Review: The Columbus Dispatch

Love Didn’t Look or Perform Like a Victim
October 15, 1994, by Bill Eichenberger

The ambulance chasers, if there were any last night in the Newport Music Hall, didn’t get much of a show for their buck.

By now even folks with only a passing interest in rock ‘n’ roll have heard tell of Courtney Love’s recent exploits fronting her band, Hole; have heard about the confrontations with audience members and about her brazen behavior on stage.

For those unfamiliar with Love, she is, among other things, the widow of grunge-rock star Kurt Cobain. And she was supposed to disintegrate before our very eyes.

Instead, Love walked casually on stage at 10:20 p.m. and launched into a searing, propulsive, twist-and-tug number that prompted nearly 1,000 fans in the mosh-pit to bounce with glee.

Funny thing, she didn’t look or sound like the victim some had come to bury. During each song, she’d step to the microphone and prop her left leg defiantly on a floor monitor, her short skirt riding up her thigh. Then she would lean forward and expel vocals, her band roaring behind her.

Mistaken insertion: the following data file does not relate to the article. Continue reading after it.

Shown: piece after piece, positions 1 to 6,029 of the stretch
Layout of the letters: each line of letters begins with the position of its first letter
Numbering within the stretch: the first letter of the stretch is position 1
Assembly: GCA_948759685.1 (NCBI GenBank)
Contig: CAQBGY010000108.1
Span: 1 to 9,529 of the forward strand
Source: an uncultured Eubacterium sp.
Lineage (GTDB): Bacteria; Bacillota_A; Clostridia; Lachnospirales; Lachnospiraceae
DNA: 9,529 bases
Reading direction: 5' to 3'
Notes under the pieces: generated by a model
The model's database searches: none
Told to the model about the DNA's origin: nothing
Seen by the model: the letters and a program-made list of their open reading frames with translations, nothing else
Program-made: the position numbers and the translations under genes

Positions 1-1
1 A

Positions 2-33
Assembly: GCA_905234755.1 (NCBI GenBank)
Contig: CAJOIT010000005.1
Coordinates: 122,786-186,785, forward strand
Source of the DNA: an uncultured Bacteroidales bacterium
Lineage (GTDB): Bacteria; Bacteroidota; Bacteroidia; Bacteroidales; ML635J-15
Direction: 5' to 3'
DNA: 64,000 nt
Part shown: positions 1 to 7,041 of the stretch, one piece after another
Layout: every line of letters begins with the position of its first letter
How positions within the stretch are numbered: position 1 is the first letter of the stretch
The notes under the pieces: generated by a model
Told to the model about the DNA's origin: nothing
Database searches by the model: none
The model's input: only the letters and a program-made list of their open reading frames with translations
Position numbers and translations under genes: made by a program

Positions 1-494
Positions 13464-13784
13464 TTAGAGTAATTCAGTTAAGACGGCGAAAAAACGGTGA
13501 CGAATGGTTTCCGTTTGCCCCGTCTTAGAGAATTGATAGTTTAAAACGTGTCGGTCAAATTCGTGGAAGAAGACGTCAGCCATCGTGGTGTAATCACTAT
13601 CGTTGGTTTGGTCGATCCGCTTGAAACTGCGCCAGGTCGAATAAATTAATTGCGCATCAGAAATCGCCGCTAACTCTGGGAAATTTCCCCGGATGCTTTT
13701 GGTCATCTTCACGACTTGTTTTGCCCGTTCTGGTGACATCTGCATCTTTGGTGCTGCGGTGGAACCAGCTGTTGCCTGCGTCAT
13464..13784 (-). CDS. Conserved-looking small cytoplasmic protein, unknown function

”Blame it all on me,” she screamed a few minutes into the band’s set, sounding for all the world like someone for whom blame was utterly inconsequential. Between songs she puffed furiously on cigarettes and chatted about this and that (”I went to Las Vegas once and married a transvestite,” she said). It was as if she was daring someone to say something, anything, stupid about Cobain.

No one did. Or, if they did, Love took it out on them by upping the intensity of the music, by pushing songs with an urgent wail without ever losing, at least not completely, the melody.

Mayhem did, however, break out during the encore. Love dived from the stage into the audience and had her dress ripped off. She played one more song wearing a borrowed sweater.

Hole’s major-label debut, Live Through This, was surprisingly dynamic and varied. Love didn’t sacrifice that variety one bit and still managed to bring on the noise. Impressive.